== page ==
Why October 11 Is Not a Normal Thursday

Mariam Ahmed, 10, center, listens to a teacher, unseen, in a classroom on the first International Day of the Girl Child, in S
Mariam Ahmed, 10, center, listens to a teacher, unseen, in a classroom on the first International Day of the Girl Child, in Sanaa, Yemen, Thursday, Oct. 11, 2012. The U.N. has declared October 11th as the International Day of the Girl Child. Girls face double discrimination due to their gender and age, and are the most marginalized and discriminated group across the globe. (AP Photo/Hani Mohammed)

Co-authored with Ines Renique

Every morning we wake up to the sound of our alarm. We get dressed, grab some breakfast and less than 20 minutes later we are at school. The two of us may live in different states, attend different schools, and be passionate about different things, but there is one common denominator we share: the opportunity to receive an education. It is something that every child in the United States is guaranteed, and it is the key to success. The education we have both received has given us a foundation on which to stand and reach our full potential.

But not all kids are as fortunate -- 143 million children to be exact. There are currently 143 million out-of-school children, more than half of who are girls. It is a staggering number, but one that by working together, we can reduce.

Our generation needs to help the world understand the value of a girl in society and how crucial it is to educate everyone, but especially girls. Educating girls is the key to ending the cycle of extreme poverty, and the ripple effect is clear. When a girl in the developing world receives seven or more years of education, she marries four years later and has 2.2 fewer children (United Nations Population Fund, State of World Population 1990). An extra year of primary school boosts girls' eventual wages by 10 to 20 percent; add to that an extra year of secondary school and her eventual wages are boosted to 25 percent.

This issue is not just grim statistical matter, it is a problem that can be solved. We can and will bring the number of children lacking an education down to zero. Steps have already been taken; global conversations have already been sparked. We know that way forward and all about ensuring girls are counted, receiving an education, staying safe from violence and accessing healthcare. From Malawi to New York, youth, policy makers, NGOs and IGOs are using their prevalence on the global platform to speak out against social injustices. In doing so we are providing a way for girls to speak up and have their words heard around the world. But there is so much work left to do and so many voices needed to reach our goal.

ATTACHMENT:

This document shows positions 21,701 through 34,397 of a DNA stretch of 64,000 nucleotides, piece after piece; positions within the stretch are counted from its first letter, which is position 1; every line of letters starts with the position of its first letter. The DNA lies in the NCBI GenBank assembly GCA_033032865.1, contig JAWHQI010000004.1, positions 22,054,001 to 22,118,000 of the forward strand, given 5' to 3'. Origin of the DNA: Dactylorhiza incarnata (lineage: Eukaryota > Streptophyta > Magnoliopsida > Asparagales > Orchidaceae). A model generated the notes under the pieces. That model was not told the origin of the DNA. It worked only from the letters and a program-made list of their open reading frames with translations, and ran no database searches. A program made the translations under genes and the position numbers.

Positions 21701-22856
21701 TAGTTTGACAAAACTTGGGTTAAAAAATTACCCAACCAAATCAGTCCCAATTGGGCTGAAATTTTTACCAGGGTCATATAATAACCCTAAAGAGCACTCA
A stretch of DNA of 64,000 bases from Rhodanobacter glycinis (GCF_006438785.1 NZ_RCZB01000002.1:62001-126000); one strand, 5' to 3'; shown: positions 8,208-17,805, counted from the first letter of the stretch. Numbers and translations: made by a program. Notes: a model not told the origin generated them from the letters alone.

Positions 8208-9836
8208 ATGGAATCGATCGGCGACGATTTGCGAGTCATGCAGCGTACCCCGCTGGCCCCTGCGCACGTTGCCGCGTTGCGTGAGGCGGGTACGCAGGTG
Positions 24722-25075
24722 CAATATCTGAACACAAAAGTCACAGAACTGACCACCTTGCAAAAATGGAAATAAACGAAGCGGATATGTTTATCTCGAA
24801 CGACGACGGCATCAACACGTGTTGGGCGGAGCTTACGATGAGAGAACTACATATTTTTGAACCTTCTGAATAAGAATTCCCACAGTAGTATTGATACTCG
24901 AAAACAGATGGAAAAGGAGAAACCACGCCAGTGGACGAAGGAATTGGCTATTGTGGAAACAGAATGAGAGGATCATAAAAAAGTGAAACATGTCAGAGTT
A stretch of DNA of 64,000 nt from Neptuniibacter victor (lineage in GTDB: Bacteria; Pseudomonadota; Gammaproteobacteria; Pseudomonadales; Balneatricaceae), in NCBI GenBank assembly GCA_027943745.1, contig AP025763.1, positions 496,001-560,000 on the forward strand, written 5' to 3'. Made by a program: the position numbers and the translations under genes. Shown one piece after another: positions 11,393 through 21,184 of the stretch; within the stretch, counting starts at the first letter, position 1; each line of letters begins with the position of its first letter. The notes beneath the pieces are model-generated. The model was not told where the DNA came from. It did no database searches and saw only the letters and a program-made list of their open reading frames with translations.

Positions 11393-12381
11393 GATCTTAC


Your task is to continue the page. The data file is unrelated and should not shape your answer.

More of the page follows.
Given our role as Teen Advisors for the UN Foundation's Girl Up campaign, we are working to get other people involved in solving this global issue. This upcoming week is a special week and October 11 is not just a day, but a movement. It is bigger than any one issue, organization, or even country. And that's because last year, The United Nations General Assembly adopted a resolution to establish the first annual International Day of the Girl on October 11, 2012. According to the U.N. this annual day will "help galvanize worldwide enthusiasm for goals to better girls' lives, providing an opportunity for them to show leadership and reach their full potential." This movement allows everyone to speak out against gender bias and advocate for girls' rights on a global level.

This day can be the catalyst for people throughout the world to educate their communities on the challenges girls and women face, as well as to commemorate girls and our potential. International Day of the Girl is not just for girls, but it is an opportunity for fathers and brothers alike to participate and learn about different perspectives on gender stereotypes, discrimination, and opportunity.

We invite and encourage you all to celebrate this day whether by taking a few minutes to educate yourself about these issues, hosting an event at your school or making a quick donation. Let's use this day to help create momentum around this movement. It is a day to be grateful for the opportunities we have had living in this country and for all the people in your life that have given you the opportunity and the confidence to follow your dreams and passions. Just like your parents, friends, and teachers have empowered you, we must continue to empower all girls so that they can act on their dreams and have the options that come with receiving an education. Together, we can give them a chance at a better future.

We hope that you think about the 143 million children without education past this day, and that you take a pledge to reduce this number. When 143 million children wake up and are able to go to school, only then will the job be complete. But until that day it is both our responsibility and opportunity to ensure that that they all receive the one thing that will no one will ever be able to take away from them: an education.

We may all be from different countries, speak different languages, and have our own traditions, but we are a part of a global team of problem solvers and equity creators and together we will leave our handprints on the world.

To learn more and find out what you can do this International Day of the Girl, check out www.girlup.org.